David Fisman Profile picture
30 Oct, 12 tweets, 3 min read
Schools are also an upstream enabler if the rest of our economy in a way that bars, gyms and restaurants are not.
Look, I’ve been saying for months now that schools are the one mass gathering it’s hard to cancel.

We don’t want to close them. That’s why reducing class sizes is so critically important.
Looking at data, our hospitalizations and icu’s are surprisingly flat in Ontario. I get that this sucks for people in affected businesses, but the closures are targeted, and many of the outbreak hotspots aren’t close-able.
LTC and hospitals? No, need those.

Food processing plants and food stores? Need those too.

Religious gatherings? I think those could be restricted but I’m not a person of faith and many others are. To them these are essential services.
So what about schools? Does it make sense to inflict this pain on bars, restaurants and gyms only to amplify disease in schools? No, it doesn’t.

That’s why teachers have been calling for action on reducing class sizes for months. Your move, @Sflecce
And given that people seem to regard Ontario as sui generis, a place so unique that lessons and data from other places can’t possibly be assumed to apply to us, let’s make some Ontario data.
Let’s replicate this cdc study in Ontario with a focus on the 50% of cases with no epi link

Let’s start using phylogenetics to understand our epidemiology better as has been done in Quebec. Which outbreaks are pseudo-outbreaks? Which outbreaks are we missing? This tech can help.

This was the sort of work PHO was created to do, though at this point that agency is so diminished that I don’t think that’s on the table.
To be clear: Ontario is doing ok, and better than I expected. People are getting sick from, and dying from, this f*ing disease, but we don’t have a health crisis on our hands to rival what’s emerging in western Canada.
That means measures in place are doing what they’re intended to do.

Spare me the “we shut stuff and nothing happened” garbage. You’re smarter than that. Yeah, you.
Could we do with an upgrade on PH leadership? Sure. I’ve been saying that for months, as has @DorisGrinspun, but there’s clearly no appetite for that. So, let’s play the cards we’re dealt as best we can.

Here endeth ye rant.

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More from @DFisman

26 Oct
Asked by a friend to comment on the reasonableness of the IHME forecasts for Canada (30+k deaths by Feb). (covid19.healthdata.org/canada?view=to…). The IHME model is impressive...
And again, based on the 2nd (winter) wave of the pandemic ahead of us, and given that we currently stand around 10k deaths, the projection of 30k deaths by February seems reasonable. Note my earlier tweet about 2:1 ratio of 2nd to 1st wave in 1918/1919.
What's impressive to me in IHME is the forecast that we would/could save 10,000 Canadian lives in the months ahead with a national mask mandate. This, again, seems reasonable, based on best available data.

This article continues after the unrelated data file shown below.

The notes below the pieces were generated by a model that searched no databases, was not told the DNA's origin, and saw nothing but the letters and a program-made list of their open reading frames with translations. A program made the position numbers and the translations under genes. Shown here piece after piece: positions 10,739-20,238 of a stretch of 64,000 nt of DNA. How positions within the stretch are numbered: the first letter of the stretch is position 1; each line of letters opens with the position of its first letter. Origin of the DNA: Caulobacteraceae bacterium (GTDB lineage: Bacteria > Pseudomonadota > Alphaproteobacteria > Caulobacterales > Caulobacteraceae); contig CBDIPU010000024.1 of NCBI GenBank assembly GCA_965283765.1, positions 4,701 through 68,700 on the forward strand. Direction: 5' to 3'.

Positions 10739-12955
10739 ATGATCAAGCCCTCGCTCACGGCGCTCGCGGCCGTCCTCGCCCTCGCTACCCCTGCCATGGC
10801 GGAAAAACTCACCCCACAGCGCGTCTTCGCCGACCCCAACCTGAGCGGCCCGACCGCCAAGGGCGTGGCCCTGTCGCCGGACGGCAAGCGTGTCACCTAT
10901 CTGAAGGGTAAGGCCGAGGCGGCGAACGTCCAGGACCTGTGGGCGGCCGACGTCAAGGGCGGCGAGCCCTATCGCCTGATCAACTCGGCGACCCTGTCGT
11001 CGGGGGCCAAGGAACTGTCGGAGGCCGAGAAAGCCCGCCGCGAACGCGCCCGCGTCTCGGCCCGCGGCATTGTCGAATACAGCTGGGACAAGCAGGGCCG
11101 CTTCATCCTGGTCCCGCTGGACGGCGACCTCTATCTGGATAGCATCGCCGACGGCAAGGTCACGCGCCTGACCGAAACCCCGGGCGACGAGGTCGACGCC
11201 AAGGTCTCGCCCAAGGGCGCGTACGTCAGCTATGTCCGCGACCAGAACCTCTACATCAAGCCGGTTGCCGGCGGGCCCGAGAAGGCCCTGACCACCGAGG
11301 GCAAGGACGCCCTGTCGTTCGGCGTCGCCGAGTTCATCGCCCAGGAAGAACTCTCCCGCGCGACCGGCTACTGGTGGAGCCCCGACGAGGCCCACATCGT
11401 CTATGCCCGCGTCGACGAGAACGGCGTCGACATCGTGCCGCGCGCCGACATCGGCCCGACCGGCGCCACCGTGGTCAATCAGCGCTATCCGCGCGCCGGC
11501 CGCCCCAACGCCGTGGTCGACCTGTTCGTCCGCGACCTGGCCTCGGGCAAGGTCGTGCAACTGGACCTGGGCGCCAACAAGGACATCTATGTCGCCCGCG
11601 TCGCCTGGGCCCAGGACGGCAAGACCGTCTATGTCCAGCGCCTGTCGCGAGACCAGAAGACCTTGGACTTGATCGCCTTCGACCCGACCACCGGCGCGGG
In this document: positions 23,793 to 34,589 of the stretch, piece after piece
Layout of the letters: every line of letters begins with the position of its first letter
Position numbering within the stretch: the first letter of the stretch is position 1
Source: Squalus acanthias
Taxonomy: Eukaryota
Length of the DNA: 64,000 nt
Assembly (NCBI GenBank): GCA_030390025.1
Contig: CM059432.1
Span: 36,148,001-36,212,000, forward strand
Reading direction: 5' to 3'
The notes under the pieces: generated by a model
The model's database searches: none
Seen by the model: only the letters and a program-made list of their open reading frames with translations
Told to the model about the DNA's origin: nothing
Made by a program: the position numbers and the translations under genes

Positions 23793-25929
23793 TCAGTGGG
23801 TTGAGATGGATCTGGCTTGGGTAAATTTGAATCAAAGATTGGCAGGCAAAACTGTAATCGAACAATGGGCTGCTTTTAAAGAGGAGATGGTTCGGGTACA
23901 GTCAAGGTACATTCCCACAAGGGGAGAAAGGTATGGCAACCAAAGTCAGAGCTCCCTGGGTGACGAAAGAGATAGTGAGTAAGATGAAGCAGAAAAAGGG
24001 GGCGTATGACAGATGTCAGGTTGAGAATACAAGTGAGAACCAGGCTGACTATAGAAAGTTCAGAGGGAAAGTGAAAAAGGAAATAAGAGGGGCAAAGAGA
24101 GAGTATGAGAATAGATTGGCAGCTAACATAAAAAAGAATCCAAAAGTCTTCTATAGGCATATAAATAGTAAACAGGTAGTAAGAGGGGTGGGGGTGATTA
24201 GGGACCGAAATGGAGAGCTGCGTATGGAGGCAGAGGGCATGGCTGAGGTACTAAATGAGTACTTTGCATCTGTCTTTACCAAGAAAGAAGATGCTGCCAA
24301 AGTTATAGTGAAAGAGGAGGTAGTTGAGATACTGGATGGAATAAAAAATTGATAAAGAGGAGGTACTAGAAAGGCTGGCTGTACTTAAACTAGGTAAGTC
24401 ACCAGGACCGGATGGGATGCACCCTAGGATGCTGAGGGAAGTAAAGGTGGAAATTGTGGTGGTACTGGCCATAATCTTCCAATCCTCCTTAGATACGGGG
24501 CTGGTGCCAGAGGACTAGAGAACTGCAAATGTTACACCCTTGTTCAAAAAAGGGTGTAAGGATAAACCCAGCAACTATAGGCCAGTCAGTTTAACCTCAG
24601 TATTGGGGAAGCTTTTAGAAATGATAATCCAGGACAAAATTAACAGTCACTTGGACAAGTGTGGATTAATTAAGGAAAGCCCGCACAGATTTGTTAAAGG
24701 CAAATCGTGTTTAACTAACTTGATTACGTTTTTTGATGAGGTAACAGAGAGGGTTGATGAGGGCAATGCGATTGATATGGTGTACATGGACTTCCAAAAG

Read 8 tweets
25 Oct
Global R(t) has been remarkably stable since the first wave. Here it is plotted against global doubling time. Will try to unpack this further when I get a chance but it’s a good news/bad news story: many infections ahead, but this isn’t open-ended.
“Moving average” = 7 day moving average for doubling time.
Just to unpack this a bit, there's a direct relationship between R and doubling time, inasmuch as R(t) is a function of growth rate, as is doubling time. Doubling time may just be a bit more intuitive.
Read 12 tweets
24 Oct
This is amazing. We're headed into the second wave of a once in a century pandemic. Ont and Qc have been backstopped by the feds. Now here come the Cons with a motion to initiate a massive AUDIT of the public health response? Now? October 2020?
Like, THIS is when you're going to tie up PHAC, Procurement, Health Canada, not to mention the companies the govt is working with to procure vaccines and tests, with what looks to be the audit from hell?

Because PHAC, Health Canada, and every other federal office/bureau/department isn't already hanging on by their fingernails trying to build systems, structures and responses to protect Canadians?

Now? Really?
Read 10 tweets
13 Oct
This (as with the Quebec karaoke superspreader event) is extremely difficult to explain without invoking aerosol. High viral load in resp mucus of the index case (asymptomatic) created a superspreader event.

It would be extremely interesting if the index case was the instructor: prolonged shouting/exhorting during a spin class would make sense in terms of aerosol generation...is that info out there?
Events like this are literally showing us the gateway out of this situation. It is distressing to see that institutional public health across Canada is still reluctant to acknowledge the importance of aerosol: costing time, money, lives now.
Read 4 tweets
12 Oct
I had some wonderful back-and-forths with @aatishb about this and it’s fantastic to see the finished product on “math of masks” at

There is a wonderful YouTube video here:

If you want a mathy-er version of same, we have an approach using next generation matrices which you can access here (and which we’ll cover this week in chl5425 at @UofT_dlsph)

Read 4 tweets
10 Oct
Thanks to the friend who reached out to suggest that having my own dedicated troll army suggests that our messaging and information are effective. That's a nice shot in the arm.
With that in mind, I'll use this account to disseminate good info on what's happening with covid...and hopefully drive the trollbots crazy.

Let's start with covid in Canada today:
R(t) by province...note New Brunswick is the place with a qualitative change in status, and is few days into a LTC outbreak after a few months of elimination of local trans.
Read 8 tweets

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